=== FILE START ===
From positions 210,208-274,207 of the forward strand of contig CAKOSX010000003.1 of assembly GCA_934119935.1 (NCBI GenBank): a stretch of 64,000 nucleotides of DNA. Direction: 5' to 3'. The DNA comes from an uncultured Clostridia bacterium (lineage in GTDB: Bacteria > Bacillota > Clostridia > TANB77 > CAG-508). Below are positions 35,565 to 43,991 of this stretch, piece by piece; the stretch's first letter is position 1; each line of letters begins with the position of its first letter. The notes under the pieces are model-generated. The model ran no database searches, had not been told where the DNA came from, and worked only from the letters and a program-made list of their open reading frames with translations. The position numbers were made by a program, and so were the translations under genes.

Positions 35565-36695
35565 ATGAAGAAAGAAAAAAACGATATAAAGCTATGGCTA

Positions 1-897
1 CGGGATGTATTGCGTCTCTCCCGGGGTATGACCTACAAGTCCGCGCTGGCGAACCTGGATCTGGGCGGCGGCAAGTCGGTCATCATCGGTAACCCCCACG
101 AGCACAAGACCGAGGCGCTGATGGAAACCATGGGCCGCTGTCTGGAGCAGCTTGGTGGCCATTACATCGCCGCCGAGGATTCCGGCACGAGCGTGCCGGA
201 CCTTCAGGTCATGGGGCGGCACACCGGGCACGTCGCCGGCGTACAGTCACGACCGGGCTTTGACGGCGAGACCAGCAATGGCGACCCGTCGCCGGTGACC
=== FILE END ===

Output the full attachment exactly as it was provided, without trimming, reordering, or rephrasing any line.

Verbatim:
From positions 210,208-274,207 of the forward strand of contig CAKOSX010000003.1 of assembly GCA_934119935.1 (NCBI GenBank): a stretch of 64,000 nucleotides of DNA. Direction: 5' to 3'. The DNA comes from an uncultured Clostridia bacterium (lineage in GTDB: Bacteria > Bacillota > Clostridia > TANB77 > CAG-508). Below are positions 35,565 to 43,991 of this stretch, piece by piece; the stretch's first letter is position 1; each line of letters begins with the position of its first letter. The notes under the pieces are model-generated. The model ran no database searches, had not been told where the DNA came from, and worked only from the letters and a program-made list of their open reading frames with translations. The position numbers were made by a program, and so were the translations under genes.

Positions 35565-36695
35565 ATGAAGAAAGAAAAAAACGATATAAAGCTATGGCTA

Positions 1-897
1 CGGGATGTATTGCGTCTCTCCCGGGGTATGACCTACAAGTCCGCGCTGGCGAACCTGGATCTGGGCGGCGGCAAGTCGGTCATCATCGGTAACCCCCACG
101 AGCACAAGACCGAGGCGCTGATGGAAACCATGGGCCGCTGTCTGGAGCAGCTTGGTGGCCATTACATCGCCGCCGAGGATTCCGGCACGAGCGTGCCGGA
201 CCTTCAGGTCATGGGGCGGCACACCGGGCACGTCGCCGGCGTACAGTCACGACCGGGCTTTGACGGCGAGACCAGCAATGGCGACCCGTCGCCGGTGACC